…to see from you on IG based on the research you’ve performed thus far.
These will be the topics you start your content creation around.
And, they’ll also be handy to refer back to anytime you feel stuck or get writer’s block in the future.
We usually do this in a Google Doc for our clients, but you can physically write it down on a big desk calendar or however you want to do it.
You just want to start pulling from the list of topics you’ve written down and transferring them to date on a calendar.
This is so you can start forming a plan of posting about topic A on this date, topic B on this date, and so on.
In addition to obvious holidays like Christmas, there are tons of national and international holidays out there like:
- National Coffee Day
- National Author’s Day
Go through all of the holidays for the upcoming month and see if there are any that are related to your industry, product, or service.
And if so, plug that into your content calendar so that you know what to post about that date.
Once you’ve got a working calendar of topics you want to post about and when, let’s move on to the next step.
This will determine how steps 7 and 8 go with copy and creative creation.
Do you have a lot of frequently asked questions you want to answer and put out there as a resource for your audience?
If so, an Instagram Live that you save as an IGTV would be a great way to do that.
Maybe you want to share a how-to of something, but it’s easier to show your audience than to explain it?
A 15-60 second Reel would be the perfect way to share that.
Or, maybe a good ‘ole feed post is all that’s needed?
Either way, go ahead and determine which content type you want to use, and jot that down in your calendar for each day.
Everything you’ve done so far has set you up so that you know what you want to post about on which days.
Now you just need to create the posts, so the easiest way in our opinion is to start with the captions.
Depending on the content types you’re using, the way you write your copies will vary a little from day to day.
For instance, Reels usually don’t need extensive copies because the majority of people are just watching the video and not even reading the caption.
Stories don’t have a separate space for captions, but you can write text on the image or video.
Depending on your industry, feed posts actually can see greater engagement with longer more in-depth captions.
So the format of your copies will vary, but what should stay the same throughout is that they remain audience-oriented.
Remember what we said at the beginning: your Instagram posts should be about and for your target market, not you.
It is where a lot of business owners get stumped:
Whether you’re just using a single, static image, or you’re about to embark on making your first reel or IGTV…
…or you’re nervous about launching your first Live, creatives can often be what stop business owners in their tracks.
Lucky for you, our blog is entirely dedicated to providing resources for small business owners like you.
We have tutorials here on how to use free programs like Canva to:
- make attention-grabbing digital marketing graphics and videos,
- how to take quality product photos with your phone
…and so much more.
But in addition to learning how to make your creatives, the important thing to remember when making them is again needs to be audience-oriented.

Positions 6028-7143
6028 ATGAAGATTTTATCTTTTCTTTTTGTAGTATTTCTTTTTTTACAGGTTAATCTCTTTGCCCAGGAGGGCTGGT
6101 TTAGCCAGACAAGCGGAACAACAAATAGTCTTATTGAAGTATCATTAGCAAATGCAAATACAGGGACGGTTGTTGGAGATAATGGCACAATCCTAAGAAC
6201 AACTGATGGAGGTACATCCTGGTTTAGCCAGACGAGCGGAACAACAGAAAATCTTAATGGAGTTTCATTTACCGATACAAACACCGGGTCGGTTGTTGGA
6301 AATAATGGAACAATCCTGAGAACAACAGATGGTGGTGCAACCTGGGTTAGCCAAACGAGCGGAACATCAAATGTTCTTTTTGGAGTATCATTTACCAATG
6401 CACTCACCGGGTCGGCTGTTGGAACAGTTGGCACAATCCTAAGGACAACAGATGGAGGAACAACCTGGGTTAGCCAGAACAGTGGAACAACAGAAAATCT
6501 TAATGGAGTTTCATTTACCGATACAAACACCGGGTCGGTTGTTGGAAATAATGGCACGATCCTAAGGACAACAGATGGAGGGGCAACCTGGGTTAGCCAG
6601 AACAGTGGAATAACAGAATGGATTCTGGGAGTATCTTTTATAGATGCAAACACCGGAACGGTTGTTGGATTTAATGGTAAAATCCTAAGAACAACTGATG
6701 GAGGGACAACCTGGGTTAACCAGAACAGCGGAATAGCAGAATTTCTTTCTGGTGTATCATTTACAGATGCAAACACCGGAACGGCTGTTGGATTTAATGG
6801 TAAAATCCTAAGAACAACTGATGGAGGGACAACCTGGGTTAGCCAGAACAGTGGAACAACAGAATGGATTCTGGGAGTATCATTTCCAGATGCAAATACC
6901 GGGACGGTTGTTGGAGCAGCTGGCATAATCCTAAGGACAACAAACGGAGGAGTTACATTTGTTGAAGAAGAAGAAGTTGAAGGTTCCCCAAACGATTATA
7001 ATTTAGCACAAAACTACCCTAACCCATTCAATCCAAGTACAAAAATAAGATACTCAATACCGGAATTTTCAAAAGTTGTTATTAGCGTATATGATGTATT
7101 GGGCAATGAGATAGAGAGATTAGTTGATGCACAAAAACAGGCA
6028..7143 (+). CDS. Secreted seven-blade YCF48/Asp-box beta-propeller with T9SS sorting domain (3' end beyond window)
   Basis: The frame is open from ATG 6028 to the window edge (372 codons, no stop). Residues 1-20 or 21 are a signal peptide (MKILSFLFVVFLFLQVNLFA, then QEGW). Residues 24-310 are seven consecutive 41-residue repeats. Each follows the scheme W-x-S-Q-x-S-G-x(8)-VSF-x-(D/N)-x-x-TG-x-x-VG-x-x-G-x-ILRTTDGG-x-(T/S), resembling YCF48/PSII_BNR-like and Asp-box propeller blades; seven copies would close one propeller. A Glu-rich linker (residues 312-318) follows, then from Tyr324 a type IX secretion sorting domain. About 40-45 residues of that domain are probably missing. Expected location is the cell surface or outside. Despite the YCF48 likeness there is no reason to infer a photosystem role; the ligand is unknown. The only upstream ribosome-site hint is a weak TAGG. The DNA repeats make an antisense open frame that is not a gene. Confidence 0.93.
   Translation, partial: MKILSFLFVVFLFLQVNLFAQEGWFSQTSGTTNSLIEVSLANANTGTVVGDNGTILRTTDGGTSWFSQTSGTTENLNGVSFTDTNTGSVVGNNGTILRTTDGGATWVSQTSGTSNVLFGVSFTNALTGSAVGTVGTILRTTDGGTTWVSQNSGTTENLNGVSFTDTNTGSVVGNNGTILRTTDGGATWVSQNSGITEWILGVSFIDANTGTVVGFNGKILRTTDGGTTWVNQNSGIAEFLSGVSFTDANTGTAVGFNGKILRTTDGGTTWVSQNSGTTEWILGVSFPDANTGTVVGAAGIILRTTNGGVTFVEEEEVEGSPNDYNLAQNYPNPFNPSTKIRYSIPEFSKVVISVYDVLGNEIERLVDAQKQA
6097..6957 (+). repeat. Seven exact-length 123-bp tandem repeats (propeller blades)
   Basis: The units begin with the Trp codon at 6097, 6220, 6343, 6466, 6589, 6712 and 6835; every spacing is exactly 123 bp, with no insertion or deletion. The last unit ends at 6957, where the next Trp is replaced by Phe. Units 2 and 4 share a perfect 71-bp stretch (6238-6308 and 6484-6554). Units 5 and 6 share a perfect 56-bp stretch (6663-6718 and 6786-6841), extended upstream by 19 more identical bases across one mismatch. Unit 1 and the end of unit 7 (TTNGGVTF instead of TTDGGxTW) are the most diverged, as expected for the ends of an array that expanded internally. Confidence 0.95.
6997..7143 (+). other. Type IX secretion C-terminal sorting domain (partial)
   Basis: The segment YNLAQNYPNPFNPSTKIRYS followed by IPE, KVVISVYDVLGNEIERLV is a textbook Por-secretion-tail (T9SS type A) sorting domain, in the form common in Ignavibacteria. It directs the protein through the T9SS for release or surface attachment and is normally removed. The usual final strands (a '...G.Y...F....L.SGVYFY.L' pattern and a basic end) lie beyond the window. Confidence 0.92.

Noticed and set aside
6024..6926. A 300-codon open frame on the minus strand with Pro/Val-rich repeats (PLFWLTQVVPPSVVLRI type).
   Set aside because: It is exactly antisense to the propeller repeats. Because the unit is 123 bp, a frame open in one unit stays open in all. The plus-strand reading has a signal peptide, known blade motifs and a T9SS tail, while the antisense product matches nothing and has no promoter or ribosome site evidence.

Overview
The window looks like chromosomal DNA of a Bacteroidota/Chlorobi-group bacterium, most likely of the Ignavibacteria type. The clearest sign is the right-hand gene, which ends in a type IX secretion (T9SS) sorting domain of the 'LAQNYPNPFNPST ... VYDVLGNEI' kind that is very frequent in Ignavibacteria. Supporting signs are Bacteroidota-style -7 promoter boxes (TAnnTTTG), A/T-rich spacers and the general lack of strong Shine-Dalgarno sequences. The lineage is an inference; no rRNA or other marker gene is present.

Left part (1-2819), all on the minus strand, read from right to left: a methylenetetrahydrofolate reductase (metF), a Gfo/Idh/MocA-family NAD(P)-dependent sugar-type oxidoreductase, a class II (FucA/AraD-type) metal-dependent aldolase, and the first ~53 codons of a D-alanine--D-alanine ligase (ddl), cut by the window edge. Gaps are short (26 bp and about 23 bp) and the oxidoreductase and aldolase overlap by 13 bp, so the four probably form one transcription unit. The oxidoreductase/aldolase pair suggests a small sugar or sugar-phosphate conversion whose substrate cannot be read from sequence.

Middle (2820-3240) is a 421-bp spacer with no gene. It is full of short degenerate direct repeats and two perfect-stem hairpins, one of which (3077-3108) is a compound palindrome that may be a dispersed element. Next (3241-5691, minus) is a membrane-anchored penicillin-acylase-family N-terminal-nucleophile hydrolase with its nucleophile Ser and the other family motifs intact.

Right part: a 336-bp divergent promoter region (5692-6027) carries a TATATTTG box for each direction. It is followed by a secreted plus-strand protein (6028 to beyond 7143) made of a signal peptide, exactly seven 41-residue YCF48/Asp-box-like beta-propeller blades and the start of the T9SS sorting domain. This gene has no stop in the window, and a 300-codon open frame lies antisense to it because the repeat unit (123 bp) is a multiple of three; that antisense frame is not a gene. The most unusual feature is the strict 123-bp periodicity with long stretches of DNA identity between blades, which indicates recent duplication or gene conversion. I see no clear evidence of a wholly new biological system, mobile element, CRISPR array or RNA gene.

The same rules that apply to copy also apply to what’s being said verbally in your videos or via text on your creatives.
So think back to what creatives performed best in your competitor analysis research.
Instagram is specifically more of a visual platform than any other social media platform, so the creatives are that much more important.
Some industries, like the fashion industry for example, often pay attention not just to individual posts…
…but also to how all the posts will look collectively in the feed.
These are things you’ll want to think about as you create your visuals.
We have a whole post on how to use Instagram hashtags…
…and in our how to gain Instagram followers post, we show you how to use hashtags and keywords together for extended reach.
So be sure to read those two posts next.
But for the sake of this creating content on Instagram tutorial…
…we just want to point out that hashtags are still relevant and should very much be included in your posts.
If it’s a feed post, you can use up to 30, and you may want to put them in the first comment as opposed to your actual caption for aesthetics.
For Stories, you can put hashtags directly on the creative (and if they don’t look appealing, you can always cover them up with a gif or sticker).
But regardless of content type, the key with hashtags is to do these 3 things:
- Switch them up so that you’re not using the exact same set every day (or else Instagram will lower your reach for that because they’ll read it as spammy),
- Do your research to choose hashtags of varying sizes to get a big reach and targeted reach.
- Make the hashtags relevant to your post.
There are several social media scheduling software out there to choose from including the free one Facebook offers from the convenience of your FB page…
…which we showed you how to utilize in our Facebook publishing tools post.
Some things, however, cannot be scheduled in advance such as Stories, Reels, etc.
But we would advise that you schedule what you can in advance, and make note of what has to be published in real-time.
That’s how you can go from having nothing to having a full content calendar for your Instagram.
If you’re looking for affordable Instagram marketing services to help you with your IG marketing efforts, don’t hesitate to get in touch with us today!